“We tell people to follow their dreams, but you can only dream of what you can imagine, and, depending on where you come from, your imagination can be quite limited.”
“Why show him the world when he’s never going to leave the ghetto? Because, she would say, even if he never leaves the ghetto, he will know that the ghetto is not the world. If that is all I accomplish, I’ve done enough.”
-Trevor Noah, Born
A couple months ago I was listening to an episode of the Kevin Rose Show with Dr. Valter Longo, Director of the Longevity Institute at USC. Here’s the description from the show notes:
Dr. Valter Longo is director of the Longevity Institute at USC and the Program on Longevity and Cancer at IFOM in Milan. In this podcast, we discuss Dr. Longo’s new book, The Longevity Diet, which is the culmination of 25 years of research on aging,
Warning: This post says “Fuck” 26 times. Hide ya kids.
People dream up life-changing plans every day.
“I’m going to start my business!”
“I’m going to quit my job and travel the world!”
“I’m breaking up with my boyfriend and moving to San Diego!”
Adrenaline is pumping, images of glory dance through your head; this is really it isn’t it? It’s really going to happen!!
Except it’s probably not.
Nearly two years ago (wow) at the start of our 11-month journey around the world, Jenna and I spent a month zipping around New Zealand in a campervan spray-painted with the gaudiest American eagle you’ve ever seen. While the van itself was wonderful, the eagle (and angry lady liberty on the flip side) were not exactly typical of our taste.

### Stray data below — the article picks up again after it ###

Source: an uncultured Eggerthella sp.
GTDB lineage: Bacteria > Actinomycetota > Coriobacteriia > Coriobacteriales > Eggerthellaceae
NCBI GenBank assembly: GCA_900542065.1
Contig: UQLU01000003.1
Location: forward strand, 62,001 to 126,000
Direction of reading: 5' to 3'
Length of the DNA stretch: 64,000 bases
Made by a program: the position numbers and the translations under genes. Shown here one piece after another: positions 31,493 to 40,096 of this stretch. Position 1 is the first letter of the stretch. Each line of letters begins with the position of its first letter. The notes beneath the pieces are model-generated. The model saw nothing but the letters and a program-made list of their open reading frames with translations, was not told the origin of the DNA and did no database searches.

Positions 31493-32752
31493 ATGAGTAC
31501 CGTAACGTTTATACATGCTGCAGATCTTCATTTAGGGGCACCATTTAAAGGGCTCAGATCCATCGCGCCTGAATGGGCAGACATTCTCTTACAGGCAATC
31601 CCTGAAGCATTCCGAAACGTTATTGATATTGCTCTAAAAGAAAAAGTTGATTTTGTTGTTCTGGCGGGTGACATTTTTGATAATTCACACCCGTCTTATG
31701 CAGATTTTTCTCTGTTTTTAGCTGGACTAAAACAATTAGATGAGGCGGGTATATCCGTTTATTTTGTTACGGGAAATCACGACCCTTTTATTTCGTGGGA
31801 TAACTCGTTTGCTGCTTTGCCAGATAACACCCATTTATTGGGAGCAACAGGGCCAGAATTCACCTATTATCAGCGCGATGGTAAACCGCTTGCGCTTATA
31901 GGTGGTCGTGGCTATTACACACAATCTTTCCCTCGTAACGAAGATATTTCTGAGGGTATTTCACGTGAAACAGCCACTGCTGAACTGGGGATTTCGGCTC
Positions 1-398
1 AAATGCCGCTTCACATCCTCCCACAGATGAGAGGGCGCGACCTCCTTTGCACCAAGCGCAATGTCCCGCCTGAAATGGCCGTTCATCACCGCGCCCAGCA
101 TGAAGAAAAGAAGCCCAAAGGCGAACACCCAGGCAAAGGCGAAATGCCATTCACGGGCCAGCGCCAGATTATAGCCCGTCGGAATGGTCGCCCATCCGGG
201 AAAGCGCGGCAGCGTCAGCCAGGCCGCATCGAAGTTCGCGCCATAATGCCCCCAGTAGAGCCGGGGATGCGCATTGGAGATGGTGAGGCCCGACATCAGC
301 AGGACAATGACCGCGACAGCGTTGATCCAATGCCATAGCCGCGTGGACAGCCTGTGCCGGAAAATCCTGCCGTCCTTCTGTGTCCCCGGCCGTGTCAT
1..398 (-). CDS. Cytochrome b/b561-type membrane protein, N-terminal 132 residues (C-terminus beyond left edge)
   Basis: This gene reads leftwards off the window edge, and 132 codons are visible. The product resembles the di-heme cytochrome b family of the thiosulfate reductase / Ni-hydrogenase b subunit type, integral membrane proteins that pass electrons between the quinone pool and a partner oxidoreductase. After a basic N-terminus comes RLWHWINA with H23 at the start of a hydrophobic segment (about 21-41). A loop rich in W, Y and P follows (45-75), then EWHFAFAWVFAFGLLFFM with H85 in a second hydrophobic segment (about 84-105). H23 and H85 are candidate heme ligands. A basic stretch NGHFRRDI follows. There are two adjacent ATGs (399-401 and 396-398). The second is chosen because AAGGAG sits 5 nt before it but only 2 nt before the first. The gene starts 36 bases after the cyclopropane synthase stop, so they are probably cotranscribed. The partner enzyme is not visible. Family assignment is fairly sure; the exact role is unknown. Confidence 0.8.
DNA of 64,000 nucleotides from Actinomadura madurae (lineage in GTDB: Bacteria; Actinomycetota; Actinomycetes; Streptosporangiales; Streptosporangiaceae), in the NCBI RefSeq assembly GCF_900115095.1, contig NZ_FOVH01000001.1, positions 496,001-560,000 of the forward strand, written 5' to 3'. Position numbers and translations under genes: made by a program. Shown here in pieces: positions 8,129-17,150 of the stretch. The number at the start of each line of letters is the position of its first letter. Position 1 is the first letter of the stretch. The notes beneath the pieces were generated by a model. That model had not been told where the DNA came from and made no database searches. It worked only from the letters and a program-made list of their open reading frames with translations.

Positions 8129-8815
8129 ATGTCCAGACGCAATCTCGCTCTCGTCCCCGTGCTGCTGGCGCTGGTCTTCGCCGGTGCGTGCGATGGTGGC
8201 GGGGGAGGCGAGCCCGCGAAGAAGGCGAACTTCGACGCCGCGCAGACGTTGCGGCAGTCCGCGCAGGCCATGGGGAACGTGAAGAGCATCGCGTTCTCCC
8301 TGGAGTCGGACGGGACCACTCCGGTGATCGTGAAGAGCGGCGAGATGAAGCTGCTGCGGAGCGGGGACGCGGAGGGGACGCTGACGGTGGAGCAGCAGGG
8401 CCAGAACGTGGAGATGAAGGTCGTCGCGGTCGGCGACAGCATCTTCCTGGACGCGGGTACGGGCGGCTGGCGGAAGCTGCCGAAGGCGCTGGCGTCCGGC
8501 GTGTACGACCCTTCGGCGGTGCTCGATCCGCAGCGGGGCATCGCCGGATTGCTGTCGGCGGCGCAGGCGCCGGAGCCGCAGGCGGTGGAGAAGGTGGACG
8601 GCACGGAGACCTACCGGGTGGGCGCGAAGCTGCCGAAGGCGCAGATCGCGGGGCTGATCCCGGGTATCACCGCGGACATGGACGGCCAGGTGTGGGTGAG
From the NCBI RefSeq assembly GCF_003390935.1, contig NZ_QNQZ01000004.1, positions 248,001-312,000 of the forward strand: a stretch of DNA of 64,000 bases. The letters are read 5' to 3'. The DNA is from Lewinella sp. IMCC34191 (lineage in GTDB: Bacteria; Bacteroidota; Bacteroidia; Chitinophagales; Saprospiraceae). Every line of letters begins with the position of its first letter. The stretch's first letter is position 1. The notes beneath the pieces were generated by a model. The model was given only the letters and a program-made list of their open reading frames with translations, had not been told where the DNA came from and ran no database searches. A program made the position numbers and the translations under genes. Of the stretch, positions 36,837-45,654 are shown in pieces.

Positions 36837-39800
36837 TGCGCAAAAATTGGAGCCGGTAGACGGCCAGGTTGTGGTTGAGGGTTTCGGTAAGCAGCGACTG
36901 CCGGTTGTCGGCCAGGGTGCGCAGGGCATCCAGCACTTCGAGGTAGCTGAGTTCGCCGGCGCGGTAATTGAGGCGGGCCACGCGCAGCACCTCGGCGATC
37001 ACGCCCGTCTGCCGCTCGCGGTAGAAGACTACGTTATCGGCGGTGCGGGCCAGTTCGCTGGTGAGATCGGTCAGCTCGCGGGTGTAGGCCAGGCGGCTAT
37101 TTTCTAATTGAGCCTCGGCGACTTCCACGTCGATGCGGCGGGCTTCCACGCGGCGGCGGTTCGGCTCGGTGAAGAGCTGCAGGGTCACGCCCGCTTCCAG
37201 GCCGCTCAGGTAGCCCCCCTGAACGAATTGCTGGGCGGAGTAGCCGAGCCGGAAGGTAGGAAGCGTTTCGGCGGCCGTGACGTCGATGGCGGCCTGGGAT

So when our month with this, er, unique vehicle was up we readily handed it in. Never
I just found a gem that I think you’ll enjoy.
Going through some of my old online accounts I stumbled across the blog I (briefly) kept for my first backpacking journey – a mostly solo 4-month foray through Europe after I had quit my first job out of college.
This post portrays the initial panic I felt about leaving my life at home and the assurance of the ultimate realization that I was doing the right
The following post is by Tim Urban of Wait But Why blog. It really resonated with both Jenna and I (especially the graphic about the time left with your parents), so I hope you’ll enjoy it just as much. You can find the original article here.
Tim, take it away…
In a post last year, we laid out the human lifespan visually. By years:
And by weeks:
While working on that post, I also
I know what you’re thinking.
First these people name their website after the number of days they have left to live.
Now they’re telling me to write my own eulogy?
I thought this project was supposed to be uplifting!
I’d encourage you to read on because I think you’ll find it is.
Where did this come from?
The idea comes from a book category I used to consider taboo – self-help. Oh the stigma!
Our trip around the world has afforded me the opportunity to learn a lot of new things.
I’ve learned about how people live, what inspires them and what troubles them. I’ve gained numerous new skills, from scuba diving to farming to architectural and website design. I’ve seen old things from new perspectives and reinvented many of my long-held beliefs. I’ve put myself in uncomfortable situations on purpose and have come out better on the other side.
As our trip comes to an end we tow the line of the next adventure – continuing our growth at home.
While it’s one thing to step out into the world and experience the new, returning to the familiar and converting that knowledge to new life habits is completely different.
I know from experience.
After traveling Europe for 4 months back in 2010 I returned full of optimism and ready for change and while I did
Jenna and I hate being tourists.
Early on in the trip we paid our due to statues, museums, popular towns and other “must-dos” until we realized there was a direct correlation between misery and tourists attractions.
It wasn’t until we taught English in Vietnam (our third Helpx of the trip) that we had a three part epiphany…
Part One: We hate being on the tourist trail and museums are expensive.
Part Two: We love meeting locals